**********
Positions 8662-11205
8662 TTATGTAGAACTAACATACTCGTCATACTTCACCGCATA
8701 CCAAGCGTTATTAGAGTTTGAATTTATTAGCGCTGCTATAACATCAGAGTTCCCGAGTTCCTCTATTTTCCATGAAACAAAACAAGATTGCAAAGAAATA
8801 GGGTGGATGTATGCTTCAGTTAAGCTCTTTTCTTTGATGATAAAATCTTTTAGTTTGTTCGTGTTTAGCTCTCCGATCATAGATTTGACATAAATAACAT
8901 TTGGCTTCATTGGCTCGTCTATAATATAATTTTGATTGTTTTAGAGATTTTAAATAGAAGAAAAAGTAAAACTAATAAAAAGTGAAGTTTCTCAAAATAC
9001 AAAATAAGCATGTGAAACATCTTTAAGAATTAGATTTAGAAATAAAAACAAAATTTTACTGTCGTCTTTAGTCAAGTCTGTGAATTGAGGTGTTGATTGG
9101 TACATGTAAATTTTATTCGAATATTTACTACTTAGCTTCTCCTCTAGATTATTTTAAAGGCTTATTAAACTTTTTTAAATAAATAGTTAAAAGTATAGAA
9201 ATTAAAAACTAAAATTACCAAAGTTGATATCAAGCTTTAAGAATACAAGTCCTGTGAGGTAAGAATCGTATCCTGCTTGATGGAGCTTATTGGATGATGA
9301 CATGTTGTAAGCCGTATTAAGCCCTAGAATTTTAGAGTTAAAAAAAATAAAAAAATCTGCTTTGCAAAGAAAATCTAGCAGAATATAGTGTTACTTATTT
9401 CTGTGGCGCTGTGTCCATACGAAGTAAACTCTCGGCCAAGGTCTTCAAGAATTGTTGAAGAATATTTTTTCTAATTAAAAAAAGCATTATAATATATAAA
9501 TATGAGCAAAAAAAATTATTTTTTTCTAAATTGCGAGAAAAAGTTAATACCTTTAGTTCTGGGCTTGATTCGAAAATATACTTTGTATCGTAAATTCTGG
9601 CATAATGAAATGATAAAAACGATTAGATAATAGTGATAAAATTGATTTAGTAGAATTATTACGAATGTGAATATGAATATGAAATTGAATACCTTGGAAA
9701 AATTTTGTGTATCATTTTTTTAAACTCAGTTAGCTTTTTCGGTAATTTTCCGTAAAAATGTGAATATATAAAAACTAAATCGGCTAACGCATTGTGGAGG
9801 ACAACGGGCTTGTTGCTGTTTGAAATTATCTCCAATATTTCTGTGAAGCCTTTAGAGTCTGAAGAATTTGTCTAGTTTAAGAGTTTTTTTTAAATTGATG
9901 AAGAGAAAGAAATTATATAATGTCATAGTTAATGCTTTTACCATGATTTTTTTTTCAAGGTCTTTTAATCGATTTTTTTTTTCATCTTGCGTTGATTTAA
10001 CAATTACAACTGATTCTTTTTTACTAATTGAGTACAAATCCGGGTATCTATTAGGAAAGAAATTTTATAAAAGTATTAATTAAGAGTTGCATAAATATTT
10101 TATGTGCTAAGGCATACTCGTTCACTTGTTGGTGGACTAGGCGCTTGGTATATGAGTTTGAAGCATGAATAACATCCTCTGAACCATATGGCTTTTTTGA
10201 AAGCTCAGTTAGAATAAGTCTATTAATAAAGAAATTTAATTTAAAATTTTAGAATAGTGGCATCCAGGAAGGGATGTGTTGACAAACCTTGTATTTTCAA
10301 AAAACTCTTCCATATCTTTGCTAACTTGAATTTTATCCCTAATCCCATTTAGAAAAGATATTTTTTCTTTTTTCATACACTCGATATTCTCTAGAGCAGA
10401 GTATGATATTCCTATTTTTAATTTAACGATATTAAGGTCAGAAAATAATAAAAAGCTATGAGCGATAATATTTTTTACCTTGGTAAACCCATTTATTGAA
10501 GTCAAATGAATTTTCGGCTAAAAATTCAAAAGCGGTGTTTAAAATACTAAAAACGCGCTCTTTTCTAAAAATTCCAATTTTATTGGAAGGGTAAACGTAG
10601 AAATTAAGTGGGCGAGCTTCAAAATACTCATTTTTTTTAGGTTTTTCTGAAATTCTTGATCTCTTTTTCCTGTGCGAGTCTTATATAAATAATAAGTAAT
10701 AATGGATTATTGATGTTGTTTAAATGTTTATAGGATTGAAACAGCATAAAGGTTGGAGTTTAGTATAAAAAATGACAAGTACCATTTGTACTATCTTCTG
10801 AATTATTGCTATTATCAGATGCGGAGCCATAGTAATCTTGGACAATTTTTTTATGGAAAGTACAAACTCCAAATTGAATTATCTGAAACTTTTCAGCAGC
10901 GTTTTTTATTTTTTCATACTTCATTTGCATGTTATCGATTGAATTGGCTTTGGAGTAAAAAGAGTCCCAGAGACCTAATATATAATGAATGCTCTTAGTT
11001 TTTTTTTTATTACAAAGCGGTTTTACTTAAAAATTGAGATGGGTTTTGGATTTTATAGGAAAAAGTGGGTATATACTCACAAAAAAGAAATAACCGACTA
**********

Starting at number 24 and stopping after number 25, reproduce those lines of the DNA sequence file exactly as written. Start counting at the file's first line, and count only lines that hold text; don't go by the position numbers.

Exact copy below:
10801 AATTATTGCTATTATCAGATGCGGAGCCATAGTAATCTTGGACAATTTTTTTATGGAAAGTACAAACTCCAAATTGAATTATCTGAAACTTTTCAGCAGC
10901 GTTTTTTATTTTTTCATACTTCATTTGCATGTTATCGATTGAATTGGCTTTGGAGTAAAAAGAGTCCCAGAGACCTAATATATAATGAATGCTCTTAGTT